November 1, 2006

I’d like to guage some philosophical opinions. (I don’t have many of my own. Most of them have been worn down by years of logical abuse.)

First, some pre-requisites:

  1. Let’s understand ‘possibly’ as a metaphysical sort of possibility. If it helps, think of it as truth in some possible world, no matter how outlandish.

  2. Let’s understand a priori knowledge in the way that all of the people who talk about a priori knowledge understand the term. Plausibly, we can’t know that Hesperus is Phosphorus a priori, but, plausibly, we can know the Chinese Remainder Theorem a priori.

Here’s the question. Can we have a priori knowledge of any proposition of the form

possibly ~p

where p is true? (We don’t need to know a priori that p is true.) Speaking rather briskly, do we have a priori knowledge that fatalism is false? (Where ‘fatalism’ is the thesis that everything that is true is metaphysically necessary.) This is fudging a scope distinction, commuting a propositional quantifier under the knowledge operator, but that doesn’t seem like too much of a worry. If you think that there’s a proposition ‘@’ true in the actual world alone (of any of the possible worlds accessible from the actual world) then, the question reduces to this:

Can we know a priori that possibly ~@?

What do you think? What do the Standard Positions on these topics (a priori knowledge, necessity, semantics, etc.) say about this? Is there anything that we obviously have a priori knowledge of that clearly a priori entails possibly ~@? (That’d be interesting: I can’t think of any examples right now…)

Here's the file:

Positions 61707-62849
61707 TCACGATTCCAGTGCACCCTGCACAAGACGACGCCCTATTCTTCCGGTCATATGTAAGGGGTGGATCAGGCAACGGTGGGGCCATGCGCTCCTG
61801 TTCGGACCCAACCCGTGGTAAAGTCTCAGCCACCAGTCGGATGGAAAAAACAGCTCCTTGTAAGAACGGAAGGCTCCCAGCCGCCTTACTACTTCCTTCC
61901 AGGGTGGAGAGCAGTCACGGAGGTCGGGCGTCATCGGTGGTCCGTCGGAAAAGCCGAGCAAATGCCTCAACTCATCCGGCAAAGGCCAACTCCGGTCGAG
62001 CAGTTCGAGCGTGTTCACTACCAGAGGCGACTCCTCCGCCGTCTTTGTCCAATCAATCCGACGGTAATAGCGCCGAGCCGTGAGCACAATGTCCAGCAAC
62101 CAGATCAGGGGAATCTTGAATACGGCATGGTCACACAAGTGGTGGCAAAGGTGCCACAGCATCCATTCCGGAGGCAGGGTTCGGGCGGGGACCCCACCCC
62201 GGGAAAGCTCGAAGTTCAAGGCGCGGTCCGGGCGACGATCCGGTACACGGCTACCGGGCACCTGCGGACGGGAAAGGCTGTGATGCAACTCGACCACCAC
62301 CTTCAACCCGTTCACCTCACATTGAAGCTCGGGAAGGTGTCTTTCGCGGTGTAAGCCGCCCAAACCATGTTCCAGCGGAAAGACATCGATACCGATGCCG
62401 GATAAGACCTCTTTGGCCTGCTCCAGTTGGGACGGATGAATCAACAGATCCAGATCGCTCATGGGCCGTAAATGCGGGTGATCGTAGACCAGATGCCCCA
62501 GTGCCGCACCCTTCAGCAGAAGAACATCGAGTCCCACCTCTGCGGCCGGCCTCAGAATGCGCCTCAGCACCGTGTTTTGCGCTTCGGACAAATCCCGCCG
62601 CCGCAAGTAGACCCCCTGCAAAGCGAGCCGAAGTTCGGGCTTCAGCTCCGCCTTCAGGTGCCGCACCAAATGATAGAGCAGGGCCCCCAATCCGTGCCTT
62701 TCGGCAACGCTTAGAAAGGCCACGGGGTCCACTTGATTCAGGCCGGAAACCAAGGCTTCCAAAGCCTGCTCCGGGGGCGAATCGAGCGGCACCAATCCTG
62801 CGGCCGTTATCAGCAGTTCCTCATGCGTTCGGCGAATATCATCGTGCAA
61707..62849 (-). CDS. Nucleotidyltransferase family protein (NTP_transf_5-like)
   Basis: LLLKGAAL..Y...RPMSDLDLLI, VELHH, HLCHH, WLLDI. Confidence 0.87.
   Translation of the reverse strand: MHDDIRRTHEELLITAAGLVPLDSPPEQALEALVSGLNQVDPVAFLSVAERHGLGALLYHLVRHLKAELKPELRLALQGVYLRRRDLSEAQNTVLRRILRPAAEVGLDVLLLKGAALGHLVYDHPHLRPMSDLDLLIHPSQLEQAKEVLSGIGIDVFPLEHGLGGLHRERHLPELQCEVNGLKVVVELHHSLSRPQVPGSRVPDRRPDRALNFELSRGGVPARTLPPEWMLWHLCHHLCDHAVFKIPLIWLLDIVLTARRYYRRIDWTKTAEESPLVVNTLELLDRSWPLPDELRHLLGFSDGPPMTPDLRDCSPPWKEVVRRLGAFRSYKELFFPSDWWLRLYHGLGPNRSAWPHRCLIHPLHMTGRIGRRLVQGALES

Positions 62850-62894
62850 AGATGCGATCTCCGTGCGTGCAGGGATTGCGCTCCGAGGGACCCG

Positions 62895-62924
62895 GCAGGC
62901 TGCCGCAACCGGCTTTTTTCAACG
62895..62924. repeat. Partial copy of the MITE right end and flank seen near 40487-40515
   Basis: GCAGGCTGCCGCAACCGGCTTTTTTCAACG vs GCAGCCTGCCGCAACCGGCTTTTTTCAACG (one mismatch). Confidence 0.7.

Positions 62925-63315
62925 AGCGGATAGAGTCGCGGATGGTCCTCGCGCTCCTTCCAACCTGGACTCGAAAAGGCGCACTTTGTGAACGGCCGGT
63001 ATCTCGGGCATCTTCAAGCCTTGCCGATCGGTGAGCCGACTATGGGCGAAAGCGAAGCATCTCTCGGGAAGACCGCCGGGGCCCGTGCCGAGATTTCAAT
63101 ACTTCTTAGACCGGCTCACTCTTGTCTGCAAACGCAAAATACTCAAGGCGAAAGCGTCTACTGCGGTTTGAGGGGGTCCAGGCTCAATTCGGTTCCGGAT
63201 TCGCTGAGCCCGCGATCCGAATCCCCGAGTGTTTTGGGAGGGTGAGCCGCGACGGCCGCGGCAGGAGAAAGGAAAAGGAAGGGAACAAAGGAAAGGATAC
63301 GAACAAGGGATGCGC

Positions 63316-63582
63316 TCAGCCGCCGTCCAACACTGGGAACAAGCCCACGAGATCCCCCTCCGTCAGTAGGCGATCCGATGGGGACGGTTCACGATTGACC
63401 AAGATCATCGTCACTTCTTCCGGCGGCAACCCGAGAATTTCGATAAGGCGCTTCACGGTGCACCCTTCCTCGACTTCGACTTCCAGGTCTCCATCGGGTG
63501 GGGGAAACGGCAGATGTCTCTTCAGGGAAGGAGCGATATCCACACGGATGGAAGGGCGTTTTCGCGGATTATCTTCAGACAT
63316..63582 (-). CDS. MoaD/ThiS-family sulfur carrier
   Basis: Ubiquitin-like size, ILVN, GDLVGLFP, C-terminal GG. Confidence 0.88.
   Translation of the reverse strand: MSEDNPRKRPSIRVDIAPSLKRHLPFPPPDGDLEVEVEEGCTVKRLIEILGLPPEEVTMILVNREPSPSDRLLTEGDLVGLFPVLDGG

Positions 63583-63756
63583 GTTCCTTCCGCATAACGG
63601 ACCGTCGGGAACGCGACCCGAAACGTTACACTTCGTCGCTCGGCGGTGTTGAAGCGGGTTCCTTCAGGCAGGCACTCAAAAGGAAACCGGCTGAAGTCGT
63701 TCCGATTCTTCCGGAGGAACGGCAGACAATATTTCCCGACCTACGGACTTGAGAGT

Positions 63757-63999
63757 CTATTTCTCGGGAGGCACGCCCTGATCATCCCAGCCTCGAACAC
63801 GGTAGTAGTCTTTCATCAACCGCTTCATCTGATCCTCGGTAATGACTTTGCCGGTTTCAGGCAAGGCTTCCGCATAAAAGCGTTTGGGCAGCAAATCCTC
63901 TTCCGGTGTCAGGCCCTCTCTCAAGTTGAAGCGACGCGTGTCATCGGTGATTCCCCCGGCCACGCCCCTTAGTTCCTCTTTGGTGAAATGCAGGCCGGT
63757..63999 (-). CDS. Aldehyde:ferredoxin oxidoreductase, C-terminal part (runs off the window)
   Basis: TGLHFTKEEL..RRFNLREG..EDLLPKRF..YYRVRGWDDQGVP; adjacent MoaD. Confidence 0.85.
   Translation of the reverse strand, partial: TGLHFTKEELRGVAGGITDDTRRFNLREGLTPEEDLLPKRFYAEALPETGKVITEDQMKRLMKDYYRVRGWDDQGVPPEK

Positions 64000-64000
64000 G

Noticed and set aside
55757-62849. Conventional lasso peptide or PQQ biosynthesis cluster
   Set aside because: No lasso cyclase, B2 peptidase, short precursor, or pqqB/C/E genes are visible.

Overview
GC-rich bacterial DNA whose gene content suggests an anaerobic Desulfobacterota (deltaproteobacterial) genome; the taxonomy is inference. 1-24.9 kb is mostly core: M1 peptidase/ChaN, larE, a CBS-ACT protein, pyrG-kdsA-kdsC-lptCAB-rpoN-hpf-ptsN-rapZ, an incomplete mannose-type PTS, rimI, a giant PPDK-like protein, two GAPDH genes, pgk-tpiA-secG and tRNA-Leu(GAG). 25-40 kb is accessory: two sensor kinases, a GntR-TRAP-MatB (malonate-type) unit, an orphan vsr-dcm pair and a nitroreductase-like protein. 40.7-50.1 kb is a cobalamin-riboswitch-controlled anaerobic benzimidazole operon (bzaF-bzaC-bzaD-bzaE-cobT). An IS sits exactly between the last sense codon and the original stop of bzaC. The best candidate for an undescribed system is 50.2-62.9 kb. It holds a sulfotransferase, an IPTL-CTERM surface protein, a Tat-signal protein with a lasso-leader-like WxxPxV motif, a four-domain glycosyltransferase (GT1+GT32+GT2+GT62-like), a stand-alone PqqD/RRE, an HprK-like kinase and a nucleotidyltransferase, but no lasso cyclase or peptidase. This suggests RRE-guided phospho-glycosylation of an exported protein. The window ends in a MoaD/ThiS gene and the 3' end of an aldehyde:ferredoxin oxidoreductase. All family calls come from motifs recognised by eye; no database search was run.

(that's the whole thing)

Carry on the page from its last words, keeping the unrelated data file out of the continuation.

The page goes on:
Anyway, if you’re the kind of person to have opinions on these sorts of issues, let me know what you think in the comments.

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I’m Greg Restall, and this is my personal website. I teach philosophy and logic as Professor of Philosophy at the University of Melbourne. ¶ Start at the home page of this site—a compendium of recent additions around here—and go from there to learn more about who I am and what I do. ¶ This is my personal site on the web. Nothing here is in any way endorsed by the University of Melbourne.



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